I know that my days now often feel too full. There’s precious little time I can set aside for self-reflection or family time where I don’t have my iPhone in my pocket. It’s become a bit of a crack high to pull it out of my pocket to see what’s going on with Facebook, Twitter, Yammer, email, etc. (in no particular order).

This is a microhell of my own doing of course.I could simply choose to shut it all off, but that gets harder all the time, as our work and “social” lives intertwine. One could posit that we are giving up too much of ourselves for the perceived benefit of others – a constant striving to belong in too many places.

The other downside I see is that work and non-work now coexist in microbursts. We are devoting increasingly smaller time slices with our attention to any particular “social” activity. If things like approving an invoice are in the “social” mix, are we paying enough attention to the details to make an informed decision? Or are those important (they are important if we need to do them, correct?) decisions becoming relegated to the importance level of clicking a “Like” button?

This new world order is undoubtedly here to stay in some form. Time will show us how it evolves from where it is, regardless what the tool makers would like to see us do.

In his response to my comment (also very worth reading), David recommended the book Hamlet’s BlackBerry: A Practical Philosophy for Building a Good Life in the Digital Age. It’s already on my Kindle, ready to go.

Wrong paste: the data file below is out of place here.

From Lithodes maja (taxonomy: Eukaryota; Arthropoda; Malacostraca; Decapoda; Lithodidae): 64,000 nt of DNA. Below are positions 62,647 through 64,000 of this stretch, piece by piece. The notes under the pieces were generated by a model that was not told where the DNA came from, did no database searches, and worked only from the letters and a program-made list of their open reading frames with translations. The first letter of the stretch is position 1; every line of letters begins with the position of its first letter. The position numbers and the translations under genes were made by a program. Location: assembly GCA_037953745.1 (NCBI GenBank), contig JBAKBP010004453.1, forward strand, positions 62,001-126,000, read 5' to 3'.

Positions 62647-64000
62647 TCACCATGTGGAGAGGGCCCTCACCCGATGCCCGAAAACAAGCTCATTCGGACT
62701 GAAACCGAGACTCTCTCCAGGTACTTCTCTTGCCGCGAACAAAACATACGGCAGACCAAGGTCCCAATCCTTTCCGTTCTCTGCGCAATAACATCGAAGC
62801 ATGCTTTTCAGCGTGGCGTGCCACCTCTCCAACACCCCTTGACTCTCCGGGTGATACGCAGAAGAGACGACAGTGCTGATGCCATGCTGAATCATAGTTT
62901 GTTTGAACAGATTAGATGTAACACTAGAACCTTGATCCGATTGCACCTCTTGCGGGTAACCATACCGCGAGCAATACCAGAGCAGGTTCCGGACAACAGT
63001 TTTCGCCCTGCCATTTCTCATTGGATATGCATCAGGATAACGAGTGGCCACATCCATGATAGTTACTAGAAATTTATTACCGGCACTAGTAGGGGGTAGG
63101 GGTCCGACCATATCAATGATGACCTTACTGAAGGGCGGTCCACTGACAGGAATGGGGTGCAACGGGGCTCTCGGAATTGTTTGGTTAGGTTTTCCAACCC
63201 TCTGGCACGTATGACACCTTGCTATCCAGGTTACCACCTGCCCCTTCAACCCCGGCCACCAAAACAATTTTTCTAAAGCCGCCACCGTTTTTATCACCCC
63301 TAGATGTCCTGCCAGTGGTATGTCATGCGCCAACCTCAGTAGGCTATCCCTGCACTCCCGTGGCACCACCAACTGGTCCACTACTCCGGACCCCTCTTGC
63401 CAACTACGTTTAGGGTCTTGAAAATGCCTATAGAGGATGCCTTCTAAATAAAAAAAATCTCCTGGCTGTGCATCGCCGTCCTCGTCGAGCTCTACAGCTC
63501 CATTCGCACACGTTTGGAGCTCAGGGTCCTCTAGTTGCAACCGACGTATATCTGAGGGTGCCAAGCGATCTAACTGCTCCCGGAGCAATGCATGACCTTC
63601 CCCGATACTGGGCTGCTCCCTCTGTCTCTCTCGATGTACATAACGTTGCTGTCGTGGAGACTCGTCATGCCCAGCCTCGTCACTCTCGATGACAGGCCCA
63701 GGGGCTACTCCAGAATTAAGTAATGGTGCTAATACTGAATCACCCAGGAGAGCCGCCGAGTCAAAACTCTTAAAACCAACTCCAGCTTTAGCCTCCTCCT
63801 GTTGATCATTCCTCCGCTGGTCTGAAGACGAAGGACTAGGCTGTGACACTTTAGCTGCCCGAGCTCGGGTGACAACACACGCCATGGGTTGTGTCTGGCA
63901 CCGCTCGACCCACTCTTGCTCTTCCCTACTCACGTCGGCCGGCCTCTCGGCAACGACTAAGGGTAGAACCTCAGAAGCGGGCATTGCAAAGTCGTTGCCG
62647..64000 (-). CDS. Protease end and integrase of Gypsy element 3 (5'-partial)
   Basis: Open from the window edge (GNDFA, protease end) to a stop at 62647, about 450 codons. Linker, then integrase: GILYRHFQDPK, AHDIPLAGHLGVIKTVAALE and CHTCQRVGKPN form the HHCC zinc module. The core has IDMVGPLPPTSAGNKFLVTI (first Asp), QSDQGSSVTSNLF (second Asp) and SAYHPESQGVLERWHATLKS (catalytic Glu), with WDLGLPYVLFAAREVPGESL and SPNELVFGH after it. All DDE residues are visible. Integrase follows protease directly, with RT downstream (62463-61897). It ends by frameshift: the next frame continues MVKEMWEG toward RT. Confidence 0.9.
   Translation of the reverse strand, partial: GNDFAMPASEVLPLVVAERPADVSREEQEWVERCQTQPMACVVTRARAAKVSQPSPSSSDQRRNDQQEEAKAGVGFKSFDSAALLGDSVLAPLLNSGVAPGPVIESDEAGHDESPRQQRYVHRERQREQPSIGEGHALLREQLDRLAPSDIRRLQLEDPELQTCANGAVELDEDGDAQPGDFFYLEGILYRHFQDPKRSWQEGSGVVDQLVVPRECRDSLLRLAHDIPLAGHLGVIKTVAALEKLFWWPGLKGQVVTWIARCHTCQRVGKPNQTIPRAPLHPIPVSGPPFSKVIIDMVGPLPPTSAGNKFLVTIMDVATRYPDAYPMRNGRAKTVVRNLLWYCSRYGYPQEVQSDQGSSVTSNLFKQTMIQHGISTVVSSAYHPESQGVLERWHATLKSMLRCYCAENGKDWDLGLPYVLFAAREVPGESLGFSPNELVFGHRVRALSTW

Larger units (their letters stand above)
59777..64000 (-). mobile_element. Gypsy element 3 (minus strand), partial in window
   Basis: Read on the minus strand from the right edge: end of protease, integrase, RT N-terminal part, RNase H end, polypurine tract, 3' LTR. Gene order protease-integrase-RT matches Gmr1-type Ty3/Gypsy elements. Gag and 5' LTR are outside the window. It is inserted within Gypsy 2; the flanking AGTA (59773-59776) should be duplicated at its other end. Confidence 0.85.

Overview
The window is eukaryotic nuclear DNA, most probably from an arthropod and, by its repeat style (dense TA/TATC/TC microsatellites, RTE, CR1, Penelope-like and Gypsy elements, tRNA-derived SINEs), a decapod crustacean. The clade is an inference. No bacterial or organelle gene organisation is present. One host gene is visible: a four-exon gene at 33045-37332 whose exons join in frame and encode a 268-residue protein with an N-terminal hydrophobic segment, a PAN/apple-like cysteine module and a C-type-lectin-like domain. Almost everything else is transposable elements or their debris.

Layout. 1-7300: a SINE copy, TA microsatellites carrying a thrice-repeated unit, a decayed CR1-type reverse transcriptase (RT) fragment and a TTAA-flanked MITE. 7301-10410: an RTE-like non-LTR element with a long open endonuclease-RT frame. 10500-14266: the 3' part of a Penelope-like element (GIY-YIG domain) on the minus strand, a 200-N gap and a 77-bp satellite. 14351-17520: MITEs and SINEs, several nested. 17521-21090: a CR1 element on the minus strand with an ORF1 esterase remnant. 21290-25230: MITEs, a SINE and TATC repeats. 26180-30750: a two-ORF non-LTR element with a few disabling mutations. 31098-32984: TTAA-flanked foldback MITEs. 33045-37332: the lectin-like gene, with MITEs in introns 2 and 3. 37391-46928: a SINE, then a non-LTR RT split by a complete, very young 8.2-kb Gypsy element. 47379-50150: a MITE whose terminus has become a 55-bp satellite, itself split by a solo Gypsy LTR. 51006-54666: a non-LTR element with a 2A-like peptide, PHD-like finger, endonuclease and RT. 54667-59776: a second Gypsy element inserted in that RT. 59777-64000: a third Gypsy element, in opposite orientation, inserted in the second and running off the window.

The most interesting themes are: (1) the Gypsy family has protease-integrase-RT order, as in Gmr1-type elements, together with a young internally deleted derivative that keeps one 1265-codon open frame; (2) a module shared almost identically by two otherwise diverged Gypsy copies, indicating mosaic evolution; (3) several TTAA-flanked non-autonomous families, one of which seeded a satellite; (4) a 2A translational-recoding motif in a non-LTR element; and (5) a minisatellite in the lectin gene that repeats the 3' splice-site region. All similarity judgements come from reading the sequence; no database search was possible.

SPServices Stories #12 – SharePoint and jQuery SPServices in Education: A Case Study

Introduction

Ben Tedder (@bentedder) has long been a fan of SPServices and his writing about it is great, to boot. I liked this post back when Ben first put it up on his blog because it really does tell a story, and SPServices plays a significant role in it.

Ben has built quite a few real-world solutions using SPServices that transcend what SharePoint can do. By using SharePoint as the back end data repository, Ben has managed to create solutions that provide a great user experience and are far more efficient than SharePoint can be when building through the UI. He does this without deploying any server-side code, just as I always aspire to do. Great solutions with minimal footprints.

Thanks to Ben for letting me republish this post from his blog.

SharePoint and jQuery SPServices in Education: A Case Study

24 Sep 2012

bentedder-profile

This is a morphed, updated, renewed version of the SharePoint Scheduling Assistant. I’m not releasing this version quite yet, but this is a brief case study on how it’s working at a specific school.

Business Needs

The International School of Beijing needed a way for Elementary School parents to book time slots with teachers during bi-annual parent-teacher conferences.

The requirements:

  • Easy to use (training is impossible).
  • Integrate into the current intranet portal.
  • Sync with the database to omit any kind of manual setup for secretaries.
  • Deny parents the ability to book more than one slot with the same teacher.
  • Allow parents to book the same slot for two different teachers (in case mother and father come in and meet with 1 teacher each to save time)
  • If two or more parents are online at the same time, correctly queue the submissions so a double booking does not occur.
  • Allow teachers to pre-block out slots where parents cannot book times.
  • Allow teachers the ability to see their entire schedule, including which student is coming in during which time slot.